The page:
A Stritch in time
I have figured out who I aspire to be at 87, and it's Elaine Stritch.
I realized this after seeing Stritch walk through New York wearing a leopard print coat, tights and big glasses, during the new documentary, "Elaine Stritch: Shoot Me," which I had the pleasure of seeing this week with Tim Mullaney. (McKnight's staffers: They're Just Like Us!) Tim and I are long-time fans of the indomitable Stritch, who has had a legendary Broadway career but may also be known to younger fans as the mother of Jack Donaghy on “30 Rock.”
The documentary chronicles Stritch's final act of sorts, as she does performances of Stephen Sondheim songs at the Café Carlyle and in Michigan. The documentary chronicles her bouts with managing her diabetes or memory lapses, especially in trying to remember lyrics.
“It's hard enough to remember Sondheim's lyrics when you don't have diabetes,” she says in frustration during one rehearsal.
Although theater is a great activity in long-term care, we obviously can't all be fabulous actresses, much less have our own one-woman show. But the documentary has multiple powerful messages about what it's like to grow older, especially when it seems your body is still ticking through sheer force of personality.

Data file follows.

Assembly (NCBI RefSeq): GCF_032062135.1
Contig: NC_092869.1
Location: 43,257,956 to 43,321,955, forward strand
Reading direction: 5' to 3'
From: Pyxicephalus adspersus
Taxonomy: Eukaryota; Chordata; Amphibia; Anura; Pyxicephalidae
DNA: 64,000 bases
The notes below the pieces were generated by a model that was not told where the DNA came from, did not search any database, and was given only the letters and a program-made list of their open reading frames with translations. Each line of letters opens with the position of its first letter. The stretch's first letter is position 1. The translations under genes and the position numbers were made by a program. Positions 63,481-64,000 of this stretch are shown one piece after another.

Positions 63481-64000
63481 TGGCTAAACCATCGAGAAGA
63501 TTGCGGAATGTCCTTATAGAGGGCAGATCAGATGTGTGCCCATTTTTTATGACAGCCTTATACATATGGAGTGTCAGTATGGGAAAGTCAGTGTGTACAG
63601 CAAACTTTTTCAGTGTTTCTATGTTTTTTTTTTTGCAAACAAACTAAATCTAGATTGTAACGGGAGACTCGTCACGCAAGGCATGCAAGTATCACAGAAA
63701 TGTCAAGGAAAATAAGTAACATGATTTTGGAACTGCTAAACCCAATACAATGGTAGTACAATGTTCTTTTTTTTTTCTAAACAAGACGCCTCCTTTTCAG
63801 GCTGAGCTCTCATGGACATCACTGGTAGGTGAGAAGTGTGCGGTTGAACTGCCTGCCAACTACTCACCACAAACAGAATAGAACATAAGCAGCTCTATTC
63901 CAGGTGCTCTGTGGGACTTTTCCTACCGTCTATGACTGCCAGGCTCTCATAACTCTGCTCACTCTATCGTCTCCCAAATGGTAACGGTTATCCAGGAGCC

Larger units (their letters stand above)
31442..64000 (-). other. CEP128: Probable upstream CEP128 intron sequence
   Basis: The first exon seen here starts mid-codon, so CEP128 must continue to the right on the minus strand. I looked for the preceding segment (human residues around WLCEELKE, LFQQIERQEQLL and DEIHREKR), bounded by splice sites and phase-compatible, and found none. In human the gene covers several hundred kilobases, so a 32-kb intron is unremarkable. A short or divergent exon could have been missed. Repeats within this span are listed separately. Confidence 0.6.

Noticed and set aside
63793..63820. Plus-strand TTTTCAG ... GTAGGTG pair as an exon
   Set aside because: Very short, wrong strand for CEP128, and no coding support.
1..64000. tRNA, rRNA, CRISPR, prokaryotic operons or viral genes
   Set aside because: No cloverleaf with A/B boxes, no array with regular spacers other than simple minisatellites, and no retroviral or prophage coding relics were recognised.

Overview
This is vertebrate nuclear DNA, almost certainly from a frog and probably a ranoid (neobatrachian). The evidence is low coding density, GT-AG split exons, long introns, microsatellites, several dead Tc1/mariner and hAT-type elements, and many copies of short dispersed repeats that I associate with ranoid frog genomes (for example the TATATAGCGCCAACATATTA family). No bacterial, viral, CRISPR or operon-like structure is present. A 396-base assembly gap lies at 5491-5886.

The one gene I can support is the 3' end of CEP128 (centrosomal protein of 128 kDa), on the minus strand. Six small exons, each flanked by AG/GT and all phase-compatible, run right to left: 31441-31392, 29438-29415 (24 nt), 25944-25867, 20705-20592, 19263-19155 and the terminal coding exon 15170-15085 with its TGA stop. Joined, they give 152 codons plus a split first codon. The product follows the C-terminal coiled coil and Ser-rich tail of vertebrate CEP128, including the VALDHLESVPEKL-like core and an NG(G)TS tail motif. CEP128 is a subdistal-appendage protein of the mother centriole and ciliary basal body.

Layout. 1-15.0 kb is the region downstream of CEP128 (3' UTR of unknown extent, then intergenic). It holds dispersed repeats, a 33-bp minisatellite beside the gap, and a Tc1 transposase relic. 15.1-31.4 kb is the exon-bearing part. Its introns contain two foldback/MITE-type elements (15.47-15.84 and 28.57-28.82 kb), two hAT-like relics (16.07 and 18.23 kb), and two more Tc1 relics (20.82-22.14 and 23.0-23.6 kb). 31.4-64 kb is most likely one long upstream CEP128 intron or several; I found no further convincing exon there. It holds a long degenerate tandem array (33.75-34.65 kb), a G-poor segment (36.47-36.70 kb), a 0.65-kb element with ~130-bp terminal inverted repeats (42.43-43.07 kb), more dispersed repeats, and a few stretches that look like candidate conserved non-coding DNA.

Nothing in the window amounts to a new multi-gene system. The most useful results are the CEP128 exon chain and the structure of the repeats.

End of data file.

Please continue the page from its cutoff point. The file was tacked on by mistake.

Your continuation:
Unlike some older people we have chronicled, Stritch hasn't had a lifestyle clean of alcohol or drugs, and in the documentary she starts having a drink a day. She's fairly plainspoken discussing this, both about how the drink is relaxing and how much it scares her as a self-identified alcoholic.
One a less controversial note, she is the living embodiment of how passion and the ability to work are powerful motivators. Stritch looks a decade younger when performing on stage. The film also reflects how necessary it is for seniors living at home to have a solid support system. In Stritch's case, her assistant and musical director are clearly in awe of her, but also are there to lend a metaphorical or literal hand when she needs them.
Toward the end, from a hospital bed, Stritch has a powerful monologue in which she talks about legacy and what hers will be. It's an acknowledgement that by the time you're about to turn 90, time is limited. But in the meantime, as Stritch has sung so memorably, she's still here, and this documentary is a must-see.
Elizabeth Newman's favorite Sondheim show is Company, and she's senior editor at McKnight's. Follow her @TigerELN.